Downeast Dog News
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How to recognize lungworm in your dog

May 01, 2017

Q. My dog is coughing. He has had tons of tests. Antibiotics and steroids have not helped. What else could be going on?

A. Coughing in dogs can be caused by viruses if your dog goes to kennels or other areas that have a lot of dogs, bacterial infections, heart conditions, and hormonal imbalances, and finally parasites. Roundworms have a stage where the larvae moves into the lungs, gets coughed up and swallowed, and then finishes growing into an adult.

There is another cause of coughing which is often overlooked. This is a parasite called lungworm. The common lungworm here in North America is the fox lungworm.

Infected cats will cough up the larvae, an adolescent stage, and swallow it. The larvae will pass in the poop which will infect snails and slugs. Dogs and foxes, the final hosts, will ingest the snails and slugs. The larvae are released in the gut and migrate into the airway passages of the lungs, bronchi and bronchioles, to grow into adults.

The most likely time of infection is during wet and warm seasons, spring and fall. This is the active slug and snail time. The life span of this worm is 8 to 10 months, so infection can be detected in a dog anytime during the year.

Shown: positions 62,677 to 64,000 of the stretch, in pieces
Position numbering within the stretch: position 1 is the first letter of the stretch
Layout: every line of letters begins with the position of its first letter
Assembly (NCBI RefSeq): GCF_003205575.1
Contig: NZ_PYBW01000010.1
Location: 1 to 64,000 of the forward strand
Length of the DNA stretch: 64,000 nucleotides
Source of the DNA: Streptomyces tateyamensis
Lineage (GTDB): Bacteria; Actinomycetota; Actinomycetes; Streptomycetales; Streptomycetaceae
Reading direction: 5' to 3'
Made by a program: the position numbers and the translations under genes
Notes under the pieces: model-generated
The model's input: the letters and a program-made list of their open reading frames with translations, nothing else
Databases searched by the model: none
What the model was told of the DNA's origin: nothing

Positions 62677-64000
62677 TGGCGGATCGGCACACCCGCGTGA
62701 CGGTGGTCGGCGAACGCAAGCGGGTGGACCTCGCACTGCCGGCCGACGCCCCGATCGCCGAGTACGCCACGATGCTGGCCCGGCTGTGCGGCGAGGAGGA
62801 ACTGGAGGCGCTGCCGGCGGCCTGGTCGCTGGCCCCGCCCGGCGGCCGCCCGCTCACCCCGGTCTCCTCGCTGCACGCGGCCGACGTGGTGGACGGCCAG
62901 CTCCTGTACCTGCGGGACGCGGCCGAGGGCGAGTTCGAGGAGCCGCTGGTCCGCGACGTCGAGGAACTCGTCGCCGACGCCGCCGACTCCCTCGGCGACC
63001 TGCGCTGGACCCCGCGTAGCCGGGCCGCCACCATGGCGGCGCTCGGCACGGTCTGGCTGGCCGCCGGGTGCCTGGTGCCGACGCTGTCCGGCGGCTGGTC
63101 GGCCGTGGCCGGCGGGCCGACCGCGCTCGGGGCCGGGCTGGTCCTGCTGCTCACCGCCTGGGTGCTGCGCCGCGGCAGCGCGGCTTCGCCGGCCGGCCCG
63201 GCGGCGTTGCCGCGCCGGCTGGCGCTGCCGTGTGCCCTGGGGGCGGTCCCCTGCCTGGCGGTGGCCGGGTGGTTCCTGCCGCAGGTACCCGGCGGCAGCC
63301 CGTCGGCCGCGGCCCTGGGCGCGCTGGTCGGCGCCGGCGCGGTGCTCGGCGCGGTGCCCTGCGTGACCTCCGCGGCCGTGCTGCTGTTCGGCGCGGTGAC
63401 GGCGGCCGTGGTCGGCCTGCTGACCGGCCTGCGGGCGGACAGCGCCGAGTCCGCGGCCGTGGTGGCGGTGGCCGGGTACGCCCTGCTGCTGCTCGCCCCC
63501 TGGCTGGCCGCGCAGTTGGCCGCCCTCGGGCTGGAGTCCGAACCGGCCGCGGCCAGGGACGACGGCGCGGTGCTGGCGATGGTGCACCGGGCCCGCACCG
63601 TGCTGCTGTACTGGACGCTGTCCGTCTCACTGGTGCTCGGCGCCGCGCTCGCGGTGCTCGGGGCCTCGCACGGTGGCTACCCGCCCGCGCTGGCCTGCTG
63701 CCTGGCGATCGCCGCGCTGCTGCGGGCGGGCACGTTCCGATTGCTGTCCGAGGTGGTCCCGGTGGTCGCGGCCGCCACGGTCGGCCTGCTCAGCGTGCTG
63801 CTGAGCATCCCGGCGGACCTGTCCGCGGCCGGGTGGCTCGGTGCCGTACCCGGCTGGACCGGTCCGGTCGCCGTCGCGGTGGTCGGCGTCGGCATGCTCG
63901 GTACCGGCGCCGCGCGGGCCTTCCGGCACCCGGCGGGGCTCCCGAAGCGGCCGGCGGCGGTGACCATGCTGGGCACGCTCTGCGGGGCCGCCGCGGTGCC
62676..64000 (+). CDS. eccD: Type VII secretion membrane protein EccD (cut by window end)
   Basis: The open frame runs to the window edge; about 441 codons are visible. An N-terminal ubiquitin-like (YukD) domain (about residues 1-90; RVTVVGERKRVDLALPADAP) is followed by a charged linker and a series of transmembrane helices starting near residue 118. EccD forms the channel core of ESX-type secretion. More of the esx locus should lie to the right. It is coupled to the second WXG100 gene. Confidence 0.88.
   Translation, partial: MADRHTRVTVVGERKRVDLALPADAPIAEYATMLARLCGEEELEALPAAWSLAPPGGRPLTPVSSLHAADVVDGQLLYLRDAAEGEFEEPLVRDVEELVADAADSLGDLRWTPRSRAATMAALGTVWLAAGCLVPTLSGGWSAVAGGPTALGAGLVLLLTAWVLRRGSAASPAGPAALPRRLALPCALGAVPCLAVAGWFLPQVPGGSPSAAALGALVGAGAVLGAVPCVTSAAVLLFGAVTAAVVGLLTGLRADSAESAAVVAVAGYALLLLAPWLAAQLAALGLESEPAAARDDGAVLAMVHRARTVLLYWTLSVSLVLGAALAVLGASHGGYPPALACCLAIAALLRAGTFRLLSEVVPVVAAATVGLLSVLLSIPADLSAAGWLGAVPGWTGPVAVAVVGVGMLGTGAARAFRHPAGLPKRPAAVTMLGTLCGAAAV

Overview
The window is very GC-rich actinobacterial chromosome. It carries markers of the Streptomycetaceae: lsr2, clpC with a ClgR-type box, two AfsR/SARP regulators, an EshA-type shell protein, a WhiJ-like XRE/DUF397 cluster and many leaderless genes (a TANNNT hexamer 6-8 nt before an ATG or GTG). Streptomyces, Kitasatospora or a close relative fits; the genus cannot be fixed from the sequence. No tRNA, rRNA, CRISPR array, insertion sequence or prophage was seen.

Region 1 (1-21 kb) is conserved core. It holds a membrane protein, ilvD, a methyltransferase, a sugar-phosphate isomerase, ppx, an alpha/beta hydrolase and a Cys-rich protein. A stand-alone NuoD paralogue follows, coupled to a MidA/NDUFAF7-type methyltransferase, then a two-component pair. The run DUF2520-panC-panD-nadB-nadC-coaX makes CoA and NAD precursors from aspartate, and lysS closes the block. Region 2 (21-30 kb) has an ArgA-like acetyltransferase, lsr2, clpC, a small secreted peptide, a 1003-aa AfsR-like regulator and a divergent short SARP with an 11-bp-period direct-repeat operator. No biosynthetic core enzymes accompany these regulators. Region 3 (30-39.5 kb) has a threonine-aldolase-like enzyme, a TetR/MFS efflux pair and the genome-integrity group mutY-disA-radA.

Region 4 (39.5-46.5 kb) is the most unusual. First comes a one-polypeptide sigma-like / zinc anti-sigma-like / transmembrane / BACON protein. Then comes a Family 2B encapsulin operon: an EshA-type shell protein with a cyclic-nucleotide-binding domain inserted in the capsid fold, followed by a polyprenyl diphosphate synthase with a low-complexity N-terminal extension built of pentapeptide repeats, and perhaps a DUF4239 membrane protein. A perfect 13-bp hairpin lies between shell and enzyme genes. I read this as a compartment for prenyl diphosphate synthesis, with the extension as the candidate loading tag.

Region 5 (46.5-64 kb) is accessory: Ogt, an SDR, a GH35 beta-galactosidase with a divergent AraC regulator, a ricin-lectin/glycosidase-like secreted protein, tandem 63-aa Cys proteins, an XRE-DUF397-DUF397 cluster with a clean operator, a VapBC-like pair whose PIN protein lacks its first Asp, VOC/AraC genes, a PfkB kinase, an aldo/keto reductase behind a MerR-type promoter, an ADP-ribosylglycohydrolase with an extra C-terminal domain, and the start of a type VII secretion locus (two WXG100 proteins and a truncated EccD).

A dog infected with a few worms may not show any signs of a cough and the infection can spontaneously go away. The problem is with a heavier burden of worms. The symptom commonly seen is a chronic cough, but sneezing, nasal discharge, and retching can occur. These dogs develop inflammation in the airways, trachea, and bronchi called tracheitis and bronchitis. If severe, the dog can stop eating and become weak. With severe infection, a dog can develop bronchial pneumonia. You can see how this worm infection can be confused with allergic bronchitis.

To diagnosis this problem, your veterinarian will check a poop sample. Using normal techniques, this parasite can be missed. Sometimes multiple samples over a period of a couple of weeks is needed because the larvae is shed sporadically. There is a special test called Baermann technique that is more successful in finding the worm. Another test to diagnose lungworm is a technique called tracheal lavage.

On Prince Edward Island in Nova Scotia, researchers found this parasite in about a third of shelter dogs.

Lungworm is easily treated with a common wormer from your veterinarian.

If you find your dog having a cough that he can’t shake, his teeth are clean, heart is fine, antibiotics and steroids didn’t help, and you and your veterinarian are scratching your heads, you may want to check his poop.